Later two Naga groups were formed to take the agenda forward. But soon clashes erupted between these insurgent groups of Nagas, The National Council of Nagaland and The National Socialist Council of Nagaland. This aggravated the already tense situation. And there was the Kuki tribe who went to form their own insurgent group.
Overall with the formation of many groups involved in insurgency, the people of Manipur have been continuously struggling to have a normal live. And there were stories of excesses committed by the armed forces. The civilians have been caught between the rock and the hard place for a very long time.
The main reason behind the unrest was socio-economic. The Manipuris felt that if they had to become an independent state, their chances of overcoming the disparities were brighter. That was not to be. In fact just the other way happened. The unrest and insurgency took its toll and the state of Manipur has remained economically backward.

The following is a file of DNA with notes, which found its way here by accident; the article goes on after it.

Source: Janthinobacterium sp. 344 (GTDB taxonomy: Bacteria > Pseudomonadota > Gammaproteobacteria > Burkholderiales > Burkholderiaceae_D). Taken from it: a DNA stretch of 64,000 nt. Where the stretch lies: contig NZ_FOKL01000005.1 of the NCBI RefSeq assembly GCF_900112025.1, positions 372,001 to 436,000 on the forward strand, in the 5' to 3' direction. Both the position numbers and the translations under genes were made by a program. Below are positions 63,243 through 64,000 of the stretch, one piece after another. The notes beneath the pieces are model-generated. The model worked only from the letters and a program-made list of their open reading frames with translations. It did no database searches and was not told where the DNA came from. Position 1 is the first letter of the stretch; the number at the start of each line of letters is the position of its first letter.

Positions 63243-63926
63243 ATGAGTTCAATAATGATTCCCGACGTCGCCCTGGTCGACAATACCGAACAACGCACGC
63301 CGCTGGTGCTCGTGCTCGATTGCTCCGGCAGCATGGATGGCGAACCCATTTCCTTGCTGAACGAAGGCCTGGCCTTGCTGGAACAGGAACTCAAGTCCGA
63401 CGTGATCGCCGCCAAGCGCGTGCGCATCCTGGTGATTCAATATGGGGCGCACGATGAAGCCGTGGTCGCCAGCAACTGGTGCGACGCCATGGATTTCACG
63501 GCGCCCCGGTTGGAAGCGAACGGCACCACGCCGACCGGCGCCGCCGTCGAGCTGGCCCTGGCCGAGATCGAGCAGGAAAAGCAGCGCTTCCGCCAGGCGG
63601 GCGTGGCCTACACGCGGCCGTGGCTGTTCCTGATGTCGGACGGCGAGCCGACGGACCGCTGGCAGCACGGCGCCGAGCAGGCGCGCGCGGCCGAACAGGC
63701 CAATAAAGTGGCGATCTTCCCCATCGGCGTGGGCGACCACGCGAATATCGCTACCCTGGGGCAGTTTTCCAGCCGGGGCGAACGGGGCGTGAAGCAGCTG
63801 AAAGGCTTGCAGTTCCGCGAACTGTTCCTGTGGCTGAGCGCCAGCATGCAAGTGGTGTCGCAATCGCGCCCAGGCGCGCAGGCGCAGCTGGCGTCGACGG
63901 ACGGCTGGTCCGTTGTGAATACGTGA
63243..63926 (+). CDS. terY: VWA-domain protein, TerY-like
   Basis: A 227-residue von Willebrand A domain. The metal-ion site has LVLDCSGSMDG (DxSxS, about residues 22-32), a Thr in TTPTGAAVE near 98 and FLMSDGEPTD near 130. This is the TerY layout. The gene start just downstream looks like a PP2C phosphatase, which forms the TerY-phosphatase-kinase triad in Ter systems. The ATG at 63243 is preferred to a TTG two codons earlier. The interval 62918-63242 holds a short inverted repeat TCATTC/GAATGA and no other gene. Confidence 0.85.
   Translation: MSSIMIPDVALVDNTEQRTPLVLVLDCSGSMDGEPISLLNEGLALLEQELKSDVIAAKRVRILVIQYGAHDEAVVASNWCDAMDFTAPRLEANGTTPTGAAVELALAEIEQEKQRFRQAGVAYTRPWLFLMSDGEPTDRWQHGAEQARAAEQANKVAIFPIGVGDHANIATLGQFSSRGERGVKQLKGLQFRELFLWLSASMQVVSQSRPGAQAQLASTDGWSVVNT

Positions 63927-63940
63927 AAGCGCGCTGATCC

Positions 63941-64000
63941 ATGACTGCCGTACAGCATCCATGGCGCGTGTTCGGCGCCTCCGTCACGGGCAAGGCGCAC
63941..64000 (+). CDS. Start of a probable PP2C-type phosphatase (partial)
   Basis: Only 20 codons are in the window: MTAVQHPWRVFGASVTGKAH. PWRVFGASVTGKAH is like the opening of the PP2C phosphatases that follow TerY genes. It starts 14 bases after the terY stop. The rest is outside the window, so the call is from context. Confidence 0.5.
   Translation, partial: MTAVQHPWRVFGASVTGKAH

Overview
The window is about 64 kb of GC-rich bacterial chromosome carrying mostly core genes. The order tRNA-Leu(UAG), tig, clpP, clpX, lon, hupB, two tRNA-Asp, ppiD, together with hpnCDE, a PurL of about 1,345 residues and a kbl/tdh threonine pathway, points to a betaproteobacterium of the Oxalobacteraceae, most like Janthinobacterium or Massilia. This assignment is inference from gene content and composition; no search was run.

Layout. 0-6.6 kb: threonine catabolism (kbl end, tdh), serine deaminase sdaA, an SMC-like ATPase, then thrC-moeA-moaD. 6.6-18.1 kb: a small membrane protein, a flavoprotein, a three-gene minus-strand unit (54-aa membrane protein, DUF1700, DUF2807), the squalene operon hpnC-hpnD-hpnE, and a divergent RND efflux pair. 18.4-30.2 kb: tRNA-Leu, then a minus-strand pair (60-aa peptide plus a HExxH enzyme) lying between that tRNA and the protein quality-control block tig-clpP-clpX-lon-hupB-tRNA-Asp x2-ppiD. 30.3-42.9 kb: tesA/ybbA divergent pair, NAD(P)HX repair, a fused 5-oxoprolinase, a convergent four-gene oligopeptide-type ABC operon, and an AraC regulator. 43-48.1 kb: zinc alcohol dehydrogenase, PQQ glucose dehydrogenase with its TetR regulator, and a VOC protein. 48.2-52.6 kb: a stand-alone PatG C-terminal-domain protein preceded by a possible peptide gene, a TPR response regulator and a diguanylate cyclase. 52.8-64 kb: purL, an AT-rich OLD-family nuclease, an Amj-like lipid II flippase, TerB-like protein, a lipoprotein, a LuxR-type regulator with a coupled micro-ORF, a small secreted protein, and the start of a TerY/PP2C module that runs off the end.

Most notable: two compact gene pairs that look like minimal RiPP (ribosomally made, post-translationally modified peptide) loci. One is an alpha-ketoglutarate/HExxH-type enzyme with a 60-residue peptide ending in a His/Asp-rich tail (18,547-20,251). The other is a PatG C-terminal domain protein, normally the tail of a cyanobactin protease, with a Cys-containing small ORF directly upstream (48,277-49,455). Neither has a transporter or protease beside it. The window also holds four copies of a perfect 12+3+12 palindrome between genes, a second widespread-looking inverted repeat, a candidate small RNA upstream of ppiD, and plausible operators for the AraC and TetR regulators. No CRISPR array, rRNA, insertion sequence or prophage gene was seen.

After prolonged civil unrest, now things are looking up. Once again, Gurudev Sri Sri Ravi Shankar’s goodwill is working. Various programs with social impact are being implemented in the state.
The Manipur Chief Minister N Biren Singh lauded Sri Sri Ravi Shankar for peace work after 68 militants including four women, along with a huge cache of assorted weapons such as AK series assault rifles, surrendered before him.
Prior to this three hardcore militants by the names of Amar Singh, Jeevan Singh and Bunty Meiti who were a part of the first Meitie group of 128 militants from KCPMC Lallumba, laid down their arms on August 6 this year.
So there is a fresh hope on the horizon now. On 7th of September in a few days, Gurudev will be the key-note speaker at a day long conference aptly called “Unity in Diversity” which will be held at Gauhati, Assam. More results, more surrenders are expected following this conference. Please stay tuned..
— Jagdish Keshav